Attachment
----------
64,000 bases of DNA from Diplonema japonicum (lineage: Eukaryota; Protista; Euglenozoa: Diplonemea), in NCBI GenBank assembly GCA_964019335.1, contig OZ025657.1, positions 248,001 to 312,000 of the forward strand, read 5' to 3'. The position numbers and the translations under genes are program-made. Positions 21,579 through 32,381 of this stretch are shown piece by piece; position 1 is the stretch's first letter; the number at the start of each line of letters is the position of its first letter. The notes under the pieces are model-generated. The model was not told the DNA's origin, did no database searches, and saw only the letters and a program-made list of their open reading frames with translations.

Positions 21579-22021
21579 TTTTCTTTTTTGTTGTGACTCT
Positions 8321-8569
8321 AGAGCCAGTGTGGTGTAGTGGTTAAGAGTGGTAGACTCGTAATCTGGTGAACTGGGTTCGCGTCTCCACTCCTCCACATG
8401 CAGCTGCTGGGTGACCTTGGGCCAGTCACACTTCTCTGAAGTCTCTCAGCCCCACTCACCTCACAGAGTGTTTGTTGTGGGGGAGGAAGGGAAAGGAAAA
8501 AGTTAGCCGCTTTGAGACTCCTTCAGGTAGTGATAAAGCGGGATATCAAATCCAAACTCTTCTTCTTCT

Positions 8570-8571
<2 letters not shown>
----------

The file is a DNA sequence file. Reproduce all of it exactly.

64,000 bases of DNA from Diplonema japonicum (lineage: Eukaryota; Protista; Euglenozoa: Diplonemea), in NCBI GenBank assembly GCA_964019335.1, contig OZ025657.1, positions 248,001 to 312,000 of the forward strand, read 5' to 3'. The position numbers and the translations under genes are program-made. Positions 21,579 through 32,381 of this stretch are shown piece by piece; position 1 is the stretch's first letter; the number at the start of each line of letters is the position of its first letter. The notes under the pieces are model-generated. The model was not told the DNA's origin, did no database searches, and saw only the letters and a program-made list of their open reading frames with translations.

Positions 21579-22021
21579 TTTTCTTTTTTGTTGTGACTCT
Positions 8321-8569
8321 AGAGCCAGTGTGGTGTAGTGGTTAAGAGTGGTAGACTCGTAATCTGGTGAACTGGGTTCGCGTCTCCACTCCTCCACATG
8401 CAGCTGCTGGGTGACCTTGGGCCAGTCACACTTCTCTGAAGTCTCTCAGCCCCACTCACCTCACAGAGTGTTTGTTGTGGGGGAGGAAGGGAAAGGAAAA
8501 AGTTAGCCGCTTTGAGACTCCTTCAGGTAGTGATAAAGCGGGATATCAAATCCAAACTCTTCTTCTTCT

Positions 8570-8571
<2 letters not shown>